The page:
The Cairo Marriott’s Restoration Era

The centrally located Cairo Marriott Hotel & Omar Khayyam Casino to enhance its expansive facilitates yet again By: Skye Mayring
A restored 19th-century palace is at the heart Cairo Marriott Hotel & Omar Khayyam Casino. // © 2010 Marriott International 
A restored 19th-century palace is at the heart Cairo Marriott Hotel & Omar Khayyam Casino. // © 2010 Marriott International 

The Details

Cairo Marriott Hotel & Omar Khayyam Casino
Egypt has a certain magnetism for curious travelers. These types of tourists hunger for an adventure, one that will put them face to face with ancient wonders and bring them closer to understanding Egypt’s storied past. In most cases, they will find themselves in Cairo and will want to book a centrally located city hotel overlooking the Nile River. With a colorful history of its own, Cairo Marriott Hotel & Omar Khayyam Casino is a great fit for clients interested in convenience, local culture and the reliable creature comforts that can be expected from the Marriott brand.

The 1,087-room hotel encompasses a gorgeous 19th-century palace, Geriza Palace, that was originally built to accommodate royal guests and heads of state — Empress Eugenie of France famously stayed at the palace for the 1869 inauguration of the Suez Canal. Over the years, despite several changes in ownership, the palace has been carefully preserved and, in 1982, it became the heart of the Cairo Marriott. Thanks to work of history and conservation experts, a cast-iron fountain, six clocks, a grand marble staircase, a portrait of Empress Eugenie and a marble table from the time of Louis XIV still remain in tact and can be seen on the property grounds.

This year, the Cairo Marriott has begun yet another multi-million dollar restoration of the palace and the hotel’s public spaces including the lobby, gardens and food and beverage outlets. The renovation, which is expected to take two years to complete, will also add a world-class spa to the hotel’s expansive amenities.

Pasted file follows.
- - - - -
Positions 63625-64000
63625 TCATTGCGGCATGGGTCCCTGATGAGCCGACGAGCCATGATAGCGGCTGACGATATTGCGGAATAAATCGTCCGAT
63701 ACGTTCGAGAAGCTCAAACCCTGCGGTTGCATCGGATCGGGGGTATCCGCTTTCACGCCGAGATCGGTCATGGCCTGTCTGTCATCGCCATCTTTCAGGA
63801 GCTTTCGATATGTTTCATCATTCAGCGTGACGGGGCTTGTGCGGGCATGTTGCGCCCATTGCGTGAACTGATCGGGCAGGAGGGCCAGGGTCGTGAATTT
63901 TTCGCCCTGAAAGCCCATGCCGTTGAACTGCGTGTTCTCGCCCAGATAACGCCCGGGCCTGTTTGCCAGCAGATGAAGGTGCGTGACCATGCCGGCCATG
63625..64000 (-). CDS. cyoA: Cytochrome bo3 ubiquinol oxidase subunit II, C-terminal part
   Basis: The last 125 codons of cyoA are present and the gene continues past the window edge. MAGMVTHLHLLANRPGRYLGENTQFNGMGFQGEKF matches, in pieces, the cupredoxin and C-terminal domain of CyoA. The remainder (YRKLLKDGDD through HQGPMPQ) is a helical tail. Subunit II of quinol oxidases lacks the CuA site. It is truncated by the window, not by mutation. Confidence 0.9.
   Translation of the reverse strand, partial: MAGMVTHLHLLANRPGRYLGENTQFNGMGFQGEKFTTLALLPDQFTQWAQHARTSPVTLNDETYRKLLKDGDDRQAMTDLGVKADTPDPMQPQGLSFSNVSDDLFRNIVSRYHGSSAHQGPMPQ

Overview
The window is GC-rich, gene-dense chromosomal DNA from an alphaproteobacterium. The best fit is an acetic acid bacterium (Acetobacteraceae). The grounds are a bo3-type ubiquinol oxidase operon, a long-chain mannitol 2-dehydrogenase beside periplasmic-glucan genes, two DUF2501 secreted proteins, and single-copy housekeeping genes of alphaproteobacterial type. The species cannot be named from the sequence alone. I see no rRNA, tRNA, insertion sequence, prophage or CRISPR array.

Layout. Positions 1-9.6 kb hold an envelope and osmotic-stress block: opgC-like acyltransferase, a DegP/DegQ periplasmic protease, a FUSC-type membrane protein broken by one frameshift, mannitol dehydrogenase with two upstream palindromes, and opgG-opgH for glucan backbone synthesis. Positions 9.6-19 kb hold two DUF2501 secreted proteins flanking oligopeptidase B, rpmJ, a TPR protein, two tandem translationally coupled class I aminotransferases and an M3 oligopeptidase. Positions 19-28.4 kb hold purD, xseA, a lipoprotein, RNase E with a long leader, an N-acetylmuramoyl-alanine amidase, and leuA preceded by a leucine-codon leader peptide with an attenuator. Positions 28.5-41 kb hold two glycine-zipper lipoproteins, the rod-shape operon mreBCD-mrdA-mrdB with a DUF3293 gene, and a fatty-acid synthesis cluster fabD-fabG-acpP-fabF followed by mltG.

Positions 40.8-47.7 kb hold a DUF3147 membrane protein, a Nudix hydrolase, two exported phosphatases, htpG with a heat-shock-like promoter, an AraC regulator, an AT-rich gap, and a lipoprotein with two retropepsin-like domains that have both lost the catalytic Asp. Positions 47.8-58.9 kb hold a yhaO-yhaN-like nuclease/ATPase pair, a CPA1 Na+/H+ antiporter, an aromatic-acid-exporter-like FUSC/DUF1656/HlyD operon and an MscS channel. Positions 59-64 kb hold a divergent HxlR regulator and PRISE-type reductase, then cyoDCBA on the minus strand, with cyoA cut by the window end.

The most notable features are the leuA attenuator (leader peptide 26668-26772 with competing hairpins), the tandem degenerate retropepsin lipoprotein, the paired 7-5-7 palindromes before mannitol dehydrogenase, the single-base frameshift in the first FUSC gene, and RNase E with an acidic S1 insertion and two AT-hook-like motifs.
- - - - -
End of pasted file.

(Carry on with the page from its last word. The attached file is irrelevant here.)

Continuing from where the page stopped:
The hotel presently features two guestroom towers with recently refurbished guestrooms, a 24-hour casino, a heated outdoor swimming pool, a bank, two ATMS, three bars, a bakery shop and eight restaurants. Of the dining facilities I experienced during my brief stay in June, Harry’s Pub was the place to find soccer fans dining on British favorites, such as smoked mackerel salad and roast beef with Yorkshire pudding, while watching the FIFA World Cup matches on it’s two flat-screen televisions.

The buffet breakfast at Omar’s Cafe should not be missed. Its omelet station and spread of cheeses, breads, cereals appealed to the Westerner in me, but I had to indulge in the regional delicacies as well. It was my first time having tabouleh, baba ganoush, hummus and tahini for breakfast, but they were the perfect complement to the made-to-order falafels that I couldn’t quite get enough of.  Omar’s Cafe’s falafels tasted nothing like the ones I’ve tried back home and were, by far, the best falafels I’ve had on my travels.

Those who have journeyed to Egypt know that early morning wake-up calls are a way of life, so chances are that guests staying at the Cairo Marriott will have to check out or leave their rooms before 6 a.m. to make a flight or go on a tour.  In that case, I would highly recommend pre-ordering a breakfast box from Omar’s Cafe rather than going to the restaurant for a continental breakfast (served from 3 a.m. to 6 a.m.), which amounts to a lackluster display of muffins, fruit salad and Swiss cheese.

When there was no need for an early wake up, guests frequented the open-air, late-night Egyptian Nights restaurant for traditional Middle Eastern fare, nightly live entertainment and a shisha (Egyptian water pipe) experience. And, any night of the week, guests can feel like the visiting royals once did by listening to pianists and singers serenade them at the Piano Bar located in the palace’s original billiard room. 

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